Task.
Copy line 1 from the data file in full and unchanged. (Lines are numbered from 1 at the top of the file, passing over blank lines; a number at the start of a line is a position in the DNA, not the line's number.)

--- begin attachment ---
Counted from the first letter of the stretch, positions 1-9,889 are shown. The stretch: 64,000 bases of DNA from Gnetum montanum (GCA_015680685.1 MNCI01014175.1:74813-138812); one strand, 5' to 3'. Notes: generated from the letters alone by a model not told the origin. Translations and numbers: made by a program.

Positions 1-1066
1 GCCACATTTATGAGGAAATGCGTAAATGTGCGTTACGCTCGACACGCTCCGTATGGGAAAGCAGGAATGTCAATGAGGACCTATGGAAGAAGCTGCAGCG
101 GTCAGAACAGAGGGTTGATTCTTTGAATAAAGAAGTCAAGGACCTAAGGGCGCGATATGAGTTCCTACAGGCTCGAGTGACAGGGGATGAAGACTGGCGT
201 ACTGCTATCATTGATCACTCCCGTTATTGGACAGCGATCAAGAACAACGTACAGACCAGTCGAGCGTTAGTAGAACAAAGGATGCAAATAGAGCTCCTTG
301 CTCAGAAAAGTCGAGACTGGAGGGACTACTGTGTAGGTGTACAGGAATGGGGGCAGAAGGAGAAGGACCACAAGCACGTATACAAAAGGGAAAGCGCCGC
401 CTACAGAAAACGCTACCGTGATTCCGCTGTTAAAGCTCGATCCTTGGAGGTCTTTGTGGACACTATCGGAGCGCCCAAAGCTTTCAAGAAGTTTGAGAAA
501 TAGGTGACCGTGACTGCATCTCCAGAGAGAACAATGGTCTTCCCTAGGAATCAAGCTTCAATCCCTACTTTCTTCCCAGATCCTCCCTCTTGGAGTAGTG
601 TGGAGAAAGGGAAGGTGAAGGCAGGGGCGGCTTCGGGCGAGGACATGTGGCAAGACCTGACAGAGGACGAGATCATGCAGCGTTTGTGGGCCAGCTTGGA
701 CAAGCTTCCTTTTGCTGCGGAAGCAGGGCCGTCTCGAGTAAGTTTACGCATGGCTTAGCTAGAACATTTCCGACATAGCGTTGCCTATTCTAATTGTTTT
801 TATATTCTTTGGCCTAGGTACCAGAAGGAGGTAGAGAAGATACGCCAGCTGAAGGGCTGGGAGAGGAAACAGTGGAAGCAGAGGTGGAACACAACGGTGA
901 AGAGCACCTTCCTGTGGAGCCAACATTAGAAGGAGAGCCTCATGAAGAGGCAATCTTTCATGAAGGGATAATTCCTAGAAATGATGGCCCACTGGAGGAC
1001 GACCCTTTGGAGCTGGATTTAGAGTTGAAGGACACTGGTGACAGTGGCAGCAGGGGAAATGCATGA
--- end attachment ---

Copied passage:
Counted from the first letter of the stretch, positions 1-9,889 are shown. The stretch: 64,000 bases of DNA from Gnetum montanum (GCA_015680685.1 MNCI01014175.1:74813-138812); one strand, 5' to 3'. Notes: generated from the letters alone by a model not told the origin. Translations and numbers: made by a program.